June 9, 2015

Christians: Let's Start Being Strategic in Our Giving

Post by Brittany Tedesco

If you're paying even a little bit of attention, I don't have to tell you how dark this world is becoming, no matter what corner of the globe you focus on. While Islamic terrorists oppress and kill thousands of people overseas, the U.S. wallows around in its own depravity, celebrating evil—parading it around to be consumed by the masses.

In Guatemala City, gangs and poverty have skyrocketed in the last 10 years.

In all of these places, children are the victims. Young, vulnerable, and subject to their environments, they suffer the consequences of their parents' sins.

As Christians, we can't just turn our backs.

What do we do, for instance, about all of the young children living in grinding poverty, neglected by their parents, who are being recruited daily by Guatemala's gangs?

Countless humanitarian organizations have poured gazillions of dollars into places like Guatemala throughout the years, and things have only gotten worse.

Violence and murder is rampant. Two rival gangs, MS-13 and the 18th Street Gang, continue to grow unabated. The average age a child is initiated into one of these gangs is between 14 and 15 years old. Often their initiation involves killing someone.

Multitudes of mothers are sending their children across the U.S. border, illegally, knowing they'll never see them again. It's better than watching them get swallowed up in the dark criminal underworld.

Guatemala's children are looked at with disdain and suspicion because so many become thieves and drug addicts. They're ignored or abused by parents who were treated the same way by their parents.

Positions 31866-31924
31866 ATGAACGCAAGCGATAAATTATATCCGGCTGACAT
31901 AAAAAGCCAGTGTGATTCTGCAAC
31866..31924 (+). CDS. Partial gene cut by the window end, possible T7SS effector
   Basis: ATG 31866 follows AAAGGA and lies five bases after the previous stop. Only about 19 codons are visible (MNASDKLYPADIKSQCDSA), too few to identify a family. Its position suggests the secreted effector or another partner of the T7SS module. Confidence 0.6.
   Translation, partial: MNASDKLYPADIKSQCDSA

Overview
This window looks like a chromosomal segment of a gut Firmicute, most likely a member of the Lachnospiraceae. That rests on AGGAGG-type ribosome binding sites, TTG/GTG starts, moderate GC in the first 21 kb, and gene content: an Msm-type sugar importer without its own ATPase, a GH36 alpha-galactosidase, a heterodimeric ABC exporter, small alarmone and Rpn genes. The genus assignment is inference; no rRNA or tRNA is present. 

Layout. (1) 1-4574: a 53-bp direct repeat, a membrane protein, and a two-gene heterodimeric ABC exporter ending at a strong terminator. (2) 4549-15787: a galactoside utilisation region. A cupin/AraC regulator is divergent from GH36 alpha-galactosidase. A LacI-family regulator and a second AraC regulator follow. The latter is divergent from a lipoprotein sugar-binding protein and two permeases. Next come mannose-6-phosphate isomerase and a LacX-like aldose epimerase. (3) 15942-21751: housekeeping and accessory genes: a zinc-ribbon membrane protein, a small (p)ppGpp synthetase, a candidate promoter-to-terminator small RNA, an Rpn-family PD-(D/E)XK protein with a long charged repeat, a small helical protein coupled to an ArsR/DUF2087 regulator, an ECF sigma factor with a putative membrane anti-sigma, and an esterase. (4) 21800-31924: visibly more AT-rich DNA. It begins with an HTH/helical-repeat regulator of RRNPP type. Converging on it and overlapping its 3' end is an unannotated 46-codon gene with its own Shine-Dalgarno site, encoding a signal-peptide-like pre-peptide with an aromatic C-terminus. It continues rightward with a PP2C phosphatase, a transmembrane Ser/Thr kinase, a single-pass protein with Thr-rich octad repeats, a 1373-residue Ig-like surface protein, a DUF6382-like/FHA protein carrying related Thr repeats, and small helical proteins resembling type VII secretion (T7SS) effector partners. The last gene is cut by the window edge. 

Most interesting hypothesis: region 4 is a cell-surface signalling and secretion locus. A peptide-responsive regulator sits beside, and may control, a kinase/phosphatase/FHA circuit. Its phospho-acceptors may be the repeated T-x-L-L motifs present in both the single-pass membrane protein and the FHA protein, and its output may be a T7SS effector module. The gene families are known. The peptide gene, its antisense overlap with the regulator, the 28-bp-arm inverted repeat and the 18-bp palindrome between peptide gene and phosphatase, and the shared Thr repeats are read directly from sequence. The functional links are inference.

In the meantime, gang members promise these children love and community — everything they lack at home. They wait for them outside of their schools, where they do their best recruiting.

What do you and I do about this? Throw money at solutions that the world tells us will work. . . and then get frustrated because they don't work?

Can we acknowledge that the world's solutions won't fix the world? And are we ready to be strategic about where we put our resources?

Allow me then to present to you something that's actually working. Allow me to introduce to you, in the words of a Guatemalan mother, a "special man who loves children."

This man moved into the Guajitos slum, a district in Guatemala City that has been described as one of the most dangerous places on earth. As he walks down the alleyways of broken down communities, people emerge from their dilapidated hovels to embrace Him. Tiny children run outside and wrap their arms around His legs.

"Let the little children come to me," he says. "And do not hinder them, for the kingdom of heaven belongs to such as these."

No, I'm not describing Jesus Christ. I'm describing Humberto Chavez* , a follower of Him.

Along with his wife Martha*, Chavez ministers to children day in and day out. Together, they created a haven where abused and abandoned children can find solace for their souls.

Two centers located in the midst of Guajitos' most dangerous barrios act as a refuge from the oppressive darkness outside.

Since the Chavezes started their ministry, Living Stones, in 1997, they've had their facilities broken into and robbed 11 times. But they're not afraid.

One of Living Stone's "working principles" states: "We will use the spiritual authority that God has given us to destroy strongholds."

Children gather at one of Living Stones' ministry centers in the Guajitos slum, Guatemala City.

What kind of strongholds are we talking about? Out of the roughly 1,000 children who've completed the programs offered at these centers, not one of them has joined the gangs that cripple Guatemala's security and economy. And none have fallen victim to the lure of the human traffickers who require thousands of dollars in exchange for transportation to the U.S./Mexico border.

The cycle is being broken.

"We talk to each child about the goodness of God and how our Heavenly Father can give them a better life than they will ever find in the gangs. We want to plant the Word of God in their hearts while they are young," Chavez said.